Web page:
The mentoring plan must demonstrate that it meets all the Selection Criteria and must be developed in conjunction with the proposed mentors. It should include detailed descriptions of the following:
- applicant’s current areas of expertise and the new ones that will be added during the award;
- the rationale for the proposed mentor(s);
- the mentoring activities designed to develop the new expertise;
- how the applicant and mentor will interact (e.g., in-person, email, phone), how often, around what substantive issues, and how barriers such as distance and busy schedules will be handled; and
- how the award will add significant value to the proposed mentoring relationship.
Plans should also include:
- Bibliography (10 pages maximum)
- Appendices (10 pages maximum)
The Foundation is committed to helping Scholars navigate their way through successful mentoring relationships. The following resources are provided to aid applicants in creating strong mentoring plans: Maximizing Mentoring: A Guide for Building Strong Relationships and Pay it Forward: Guidance for Mentoring Junior Scholars. The latter was developed to help Scholars become stronger mentors, but it may also provide insights on being mentored.
Publication 1 (20 pages maximum)
This should be a journal article, chapter, or research report that exemplifies the applicant’s research. Ideally, the publication is relevant to the proposed research. We prefer publications that have already been published or are in press, though some applicants choose to submit work that is directly relevant to the proposed research, but is still under review.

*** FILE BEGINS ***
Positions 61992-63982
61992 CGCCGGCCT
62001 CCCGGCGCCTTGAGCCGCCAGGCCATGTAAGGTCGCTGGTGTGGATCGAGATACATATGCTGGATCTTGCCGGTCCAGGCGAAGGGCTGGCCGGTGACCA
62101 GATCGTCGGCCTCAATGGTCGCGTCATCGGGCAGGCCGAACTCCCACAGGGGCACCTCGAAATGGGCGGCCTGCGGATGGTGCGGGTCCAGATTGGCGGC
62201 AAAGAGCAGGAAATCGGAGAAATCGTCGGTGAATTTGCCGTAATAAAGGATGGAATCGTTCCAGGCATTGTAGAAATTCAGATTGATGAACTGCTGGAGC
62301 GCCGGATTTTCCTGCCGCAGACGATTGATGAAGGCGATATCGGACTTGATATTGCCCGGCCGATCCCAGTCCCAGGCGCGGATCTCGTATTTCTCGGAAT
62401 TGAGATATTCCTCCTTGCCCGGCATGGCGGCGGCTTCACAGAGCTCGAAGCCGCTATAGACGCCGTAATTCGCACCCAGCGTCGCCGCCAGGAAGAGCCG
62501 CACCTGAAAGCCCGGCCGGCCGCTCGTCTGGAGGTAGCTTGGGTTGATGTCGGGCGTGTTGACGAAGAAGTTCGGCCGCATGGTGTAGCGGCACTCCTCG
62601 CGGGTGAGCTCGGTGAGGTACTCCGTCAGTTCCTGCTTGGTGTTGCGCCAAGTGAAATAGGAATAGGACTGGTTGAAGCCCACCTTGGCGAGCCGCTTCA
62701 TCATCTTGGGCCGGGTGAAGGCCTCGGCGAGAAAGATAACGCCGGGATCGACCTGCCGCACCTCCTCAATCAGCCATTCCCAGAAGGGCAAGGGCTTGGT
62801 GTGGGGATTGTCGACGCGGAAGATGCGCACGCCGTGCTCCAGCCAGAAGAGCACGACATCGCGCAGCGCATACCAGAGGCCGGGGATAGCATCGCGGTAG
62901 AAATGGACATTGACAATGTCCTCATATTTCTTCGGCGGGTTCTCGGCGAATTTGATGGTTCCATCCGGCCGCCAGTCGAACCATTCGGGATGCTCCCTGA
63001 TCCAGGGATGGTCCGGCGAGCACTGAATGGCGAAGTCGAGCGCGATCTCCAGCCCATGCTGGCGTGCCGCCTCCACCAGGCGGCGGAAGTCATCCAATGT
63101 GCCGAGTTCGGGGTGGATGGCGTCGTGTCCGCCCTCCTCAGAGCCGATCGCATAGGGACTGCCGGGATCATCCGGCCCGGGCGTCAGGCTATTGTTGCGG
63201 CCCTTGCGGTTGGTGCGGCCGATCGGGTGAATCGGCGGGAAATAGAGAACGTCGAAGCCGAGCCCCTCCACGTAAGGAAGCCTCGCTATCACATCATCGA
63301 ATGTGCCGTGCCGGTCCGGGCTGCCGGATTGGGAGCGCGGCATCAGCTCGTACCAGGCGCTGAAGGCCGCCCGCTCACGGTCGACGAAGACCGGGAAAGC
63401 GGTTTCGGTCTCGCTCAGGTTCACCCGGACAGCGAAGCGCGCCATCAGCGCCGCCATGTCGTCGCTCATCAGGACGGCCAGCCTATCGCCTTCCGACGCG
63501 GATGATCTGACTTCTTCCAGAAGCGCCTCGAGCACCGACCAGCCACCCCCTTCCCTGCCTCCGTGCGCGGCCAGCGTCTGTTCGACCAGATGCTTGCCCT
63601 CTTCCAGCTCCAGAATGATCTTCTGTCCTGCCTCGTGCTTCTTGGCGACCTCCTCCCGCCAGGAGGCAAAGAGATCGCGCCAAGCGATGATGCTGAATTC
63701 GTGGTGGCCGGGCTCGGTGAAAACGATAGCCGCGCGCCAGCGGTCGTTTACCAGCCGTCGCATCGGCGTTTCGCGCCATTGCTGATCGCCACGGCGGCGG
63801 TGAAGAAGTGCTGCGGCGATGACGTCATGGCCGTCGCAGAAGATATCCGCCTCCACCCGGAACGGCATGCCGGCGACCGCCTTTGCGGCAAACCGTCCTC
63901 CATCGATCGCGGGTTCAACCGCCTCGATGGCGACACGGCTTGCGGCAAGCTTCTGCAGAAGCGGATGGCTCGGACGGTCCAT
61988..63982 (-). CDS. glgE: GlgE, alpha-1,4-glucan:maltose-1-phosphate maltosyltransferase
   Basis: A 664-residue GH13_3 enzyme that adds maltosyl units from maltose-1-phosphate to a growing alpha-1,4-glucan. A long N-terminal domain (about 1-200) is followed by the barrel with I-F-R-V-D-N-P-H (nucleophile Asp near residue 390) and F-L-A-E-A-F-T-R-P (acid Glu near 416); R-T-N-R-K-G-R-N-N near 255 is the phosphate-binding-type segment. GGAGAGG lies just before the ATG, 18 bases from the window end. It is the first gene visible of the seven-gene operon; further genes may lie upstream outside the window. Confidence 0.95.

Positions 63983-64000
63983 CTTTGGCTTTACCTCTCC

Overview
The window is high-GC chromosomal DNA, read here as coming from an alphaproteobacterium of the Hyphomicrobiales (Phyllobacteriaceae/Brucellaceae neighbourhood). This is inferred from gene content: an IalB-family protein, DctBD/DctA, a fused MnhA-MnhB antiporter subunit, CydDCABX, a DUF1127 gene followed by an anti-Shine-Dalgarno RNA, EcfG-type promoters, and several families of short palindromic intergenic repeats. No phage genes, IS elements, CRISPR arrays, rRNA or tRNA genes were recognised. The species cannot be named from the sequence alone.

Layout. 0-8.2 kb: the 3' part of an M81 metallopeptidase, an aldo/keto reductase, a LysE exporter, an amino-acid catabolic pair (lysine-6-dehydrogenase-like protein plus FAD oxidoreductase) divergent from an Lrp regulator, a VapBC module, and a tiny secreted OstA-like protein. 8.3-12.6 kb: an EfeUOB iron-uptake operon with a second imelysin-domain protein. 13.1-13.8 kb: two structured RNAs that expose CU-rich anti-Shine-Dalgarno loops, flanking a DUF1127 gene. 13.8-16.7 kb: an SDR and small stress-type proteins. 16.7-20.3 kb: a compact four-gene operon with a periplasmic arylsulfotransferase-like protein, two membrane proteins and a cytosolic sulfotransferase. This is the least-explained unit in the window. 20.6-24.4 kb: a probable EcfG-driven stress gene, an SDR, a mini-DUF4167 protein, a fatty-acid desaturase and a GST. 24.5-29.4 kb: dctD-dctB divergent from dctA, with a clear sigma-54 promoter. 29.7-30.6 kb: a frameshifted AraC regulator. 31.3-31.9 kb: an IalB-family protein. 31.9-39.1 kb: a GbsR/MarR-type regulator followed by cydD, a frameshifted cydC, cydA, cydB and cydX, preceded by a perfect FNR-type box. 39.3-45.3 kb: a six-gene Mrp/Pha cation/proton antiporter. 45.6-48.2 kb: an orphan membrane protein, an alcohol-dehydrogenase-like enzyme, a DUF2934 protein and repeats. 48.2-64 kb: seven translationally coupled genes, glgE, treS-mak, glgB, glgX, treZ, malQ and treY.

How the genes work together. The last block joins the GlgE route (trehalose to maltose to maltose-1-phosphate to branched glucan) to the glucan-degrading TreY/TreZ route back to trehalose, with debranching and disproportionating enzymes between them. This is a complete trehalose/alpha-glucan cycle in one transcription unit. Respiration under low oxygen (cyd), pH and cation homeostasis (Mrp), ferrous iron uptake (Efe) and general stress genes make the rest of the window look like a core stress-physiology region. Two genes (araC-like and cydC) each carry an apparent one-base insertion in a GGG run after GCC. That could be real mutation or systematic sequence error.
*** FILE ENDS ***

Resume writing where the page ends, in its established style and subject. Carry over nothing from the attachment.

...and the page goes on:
Publication 2 (20 pages maximum)
Same requirements as Publication 1.
This statement from the chairperson of the nominating division should describe why the applicant was selected; an assessment of the applicant’s plan; the applicant’s current and expected future roles in the division; the supporting resources available; the applicant’s current source and amount of salary; and the appointment, promotion, and institutional support plans for the applicant, including a guarantee that 50 percent of the applicant’s paid time will be devoted to research. (Successful examples of the mentoring plan can be found on the Foundation’s website.)
Endorsement of Project
This document should come from the appropriate institutional office and personnel (e.g., Office of Sponsored Research, chief administrative officer), contain general information about the applicant, and confirm that the institution is aware the applicant is submitting the proposal.
Letter of Independence of Multiple Applicants (if applicable)
If an institution nominates more than one applicant, a central administrative officer must submit confirmation that the applicants represent distinct schools or major divisions (e.g., College of Arts and Sciences, Medical School, major division of a nonprofit) of the institution
Resubmission Statement (if applicable)
Applicants who have applied previously should describe their response to reviewer comments on the prior application and the major ways this application differs from the prior one.
The William T. Grant Foundation accepts applications only through our online application system. We encourage applicants to begin the application as early as possible to review the online application and allow sufficient time to resolve any technical issues that may arise.
- Log in (or register if you are a new user).
- Click “LOG IN” at the top right of any page on our website. If you forgot your password, click the link to reset your password.
- If you are the principal investigator (PI), and do not have an account, register on our website to create one. If you are not the PI, obtain the account login information from that person or help the PI create an account.
- Once you have completed the eligibility quiz, return to your Easygrants homepage and click on the Application link to enter the application.